CORRECTIVE ACTION: N/A

TAS RESPONSE: The IRM does not elaborate on the balancing test or advise employees how to analyze the factors. The ongoing effort to incorporate TBOR into IRMs is a positive step toward protecting taxpayer rights. However, IRS should emphasize incorporating specific balancing test factors into the Collection IRM and training employees on how to analyze these factors during consideration of enforced collection actions.

ADOPTED, PARTIALLY ADOPTED or NOT ADOPTED: Not Adopted

OPEN or CLOSED: Closed

DUE DATE FOR ACTION (if left open): N/A

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5.

TAS RECOMMENDATION #18-5

Incorporate balancing test analysis into the Collection IRM and provide necessary training to Collection employees.

IRS RESPONSE TO RECOMMENDATION: As the NTA acknowledges in the report,  recent revisions to Collection IRMs have a “meaningful incorporation of TBOR provisions” including a balancing test analysis. We will continue to review IRM sections during the normal update cycle and revise IRM sections to include the balancing test when/where appropriate. Our Field and Campus collection new hire training will be updated to include any changes made to the IRM. In addition, we have provided all of our Compliance employees specific messages highlighting the Taxpayer Bill of Rights and actions our employees take in support of these rights every day.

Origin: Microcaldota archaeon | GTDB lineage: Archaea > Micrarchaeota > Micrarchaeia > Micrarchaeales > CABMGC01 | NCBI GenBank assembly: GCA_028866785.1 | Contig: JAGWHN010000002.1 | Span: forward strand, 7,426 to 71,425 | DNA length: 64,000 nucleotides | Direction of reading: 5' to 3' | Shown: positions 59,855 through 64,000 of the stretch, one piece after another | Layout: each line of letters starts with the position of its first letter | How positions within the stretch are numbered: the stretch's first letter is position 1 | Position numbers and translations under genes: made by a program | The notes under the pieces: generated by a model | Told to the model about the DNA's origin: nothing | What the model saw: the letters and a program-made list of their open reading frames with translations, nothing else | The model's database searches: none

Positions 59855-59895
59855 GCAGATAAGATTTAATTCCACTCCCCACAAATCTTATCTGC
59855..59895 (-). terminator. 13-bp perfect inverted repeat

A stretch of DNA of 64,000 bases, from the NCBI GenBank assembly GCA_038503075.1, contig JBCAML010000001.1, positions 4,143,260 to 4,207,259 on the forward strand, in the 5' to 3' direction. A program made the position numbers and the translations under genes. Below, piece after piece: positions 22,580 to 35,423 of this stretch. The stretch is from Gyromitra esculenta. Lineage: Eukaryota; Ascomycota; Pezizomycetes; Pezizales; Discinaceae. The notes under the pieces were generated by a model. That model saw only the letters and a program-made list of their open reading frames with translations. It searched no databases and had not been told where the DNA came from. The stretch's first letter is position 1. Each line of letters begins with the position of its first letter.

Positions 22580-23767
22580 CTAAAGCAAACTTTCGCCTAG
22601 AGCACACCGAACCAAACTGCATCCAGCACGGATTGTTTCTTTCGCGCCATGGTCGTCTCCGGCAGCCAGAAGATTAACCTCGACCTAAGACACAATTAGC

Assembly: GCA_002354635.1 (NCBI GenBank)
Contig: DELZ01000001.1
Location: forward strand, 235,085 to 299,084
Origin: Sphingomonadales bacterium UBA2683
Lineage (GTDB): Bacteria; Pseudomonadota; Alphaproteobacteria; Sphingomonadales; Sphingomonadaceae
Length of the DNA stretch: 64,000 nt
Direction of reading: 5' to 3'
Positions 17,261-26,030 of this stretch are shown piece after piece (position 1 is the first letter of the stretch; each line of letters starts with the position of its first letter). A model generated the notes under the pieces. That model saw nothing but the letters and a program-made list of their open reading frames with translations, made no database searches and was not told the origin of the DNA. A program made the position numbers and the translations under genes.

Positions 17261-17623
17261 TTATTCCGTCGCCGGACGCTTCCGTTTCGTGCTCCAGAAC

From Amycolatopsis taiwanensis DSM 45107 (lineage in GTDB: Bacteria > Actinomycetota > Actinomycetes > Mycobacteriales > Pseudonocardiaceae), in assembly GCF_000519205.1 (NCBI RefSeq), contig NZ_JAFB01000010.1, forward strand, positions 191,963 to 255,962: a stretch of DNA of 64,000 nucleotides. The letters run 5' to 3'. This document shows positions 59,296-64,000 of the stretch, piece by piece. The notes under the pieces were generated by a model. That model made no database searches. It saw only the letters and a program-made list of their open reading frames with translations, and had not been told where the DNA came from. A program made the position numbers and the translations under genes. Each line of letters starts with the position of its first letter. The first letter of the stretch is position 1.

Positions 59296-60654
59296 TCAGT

Update: The Collection Policy IRMs, containing the balancing test analysis underlying Collection Due Process in the Taxpayer Bill of Rights, were published in 2013 and 2014. (see attached listing with excerpts…. full copies of IRM sections are available online) Collection Policy has a commitment with Training to review all Collection Training content ensuring all policy, procedures, and references are updated appropriately. This includes new hire training.

The Field Collection new hire training is updated as needed. The last previous update to the content was in 2014. This year new hires are again coming on board and the new hire curriculum review was completed on June 3, 2016. Copies of applicable sections attached. Collection has a commitment to continually update this training material.

For FY2015 Campus Collection developed and delivered via ebook a module titled Protecting Taxpayer Rights (copy attached). This material will be used in the Campus new hire curriculum once employees are brought on.

CORRECTIVE ACTION: We will update “new hire” training for Field Collection and Campus Collection to ensure it reflects the latest Collection IRM guidance on the balancing test analysis.

TAS RESPONSE: The ongoing effort to incorporate TBOR into IRM is a positive step toward protecting taxpayer rights. However, the emphasis should be given to incorporating specific balancing test factors into the Collection IRM and training employees on how to analyze these factors during consideration of enforced collection actions.

ADOPTED, PARTIALLY ADOPTED or NOT ADOPTED: Not Adopted

OPEN or CLOSED: Closed

DUE DATE FOR ACTION (if left open): N/A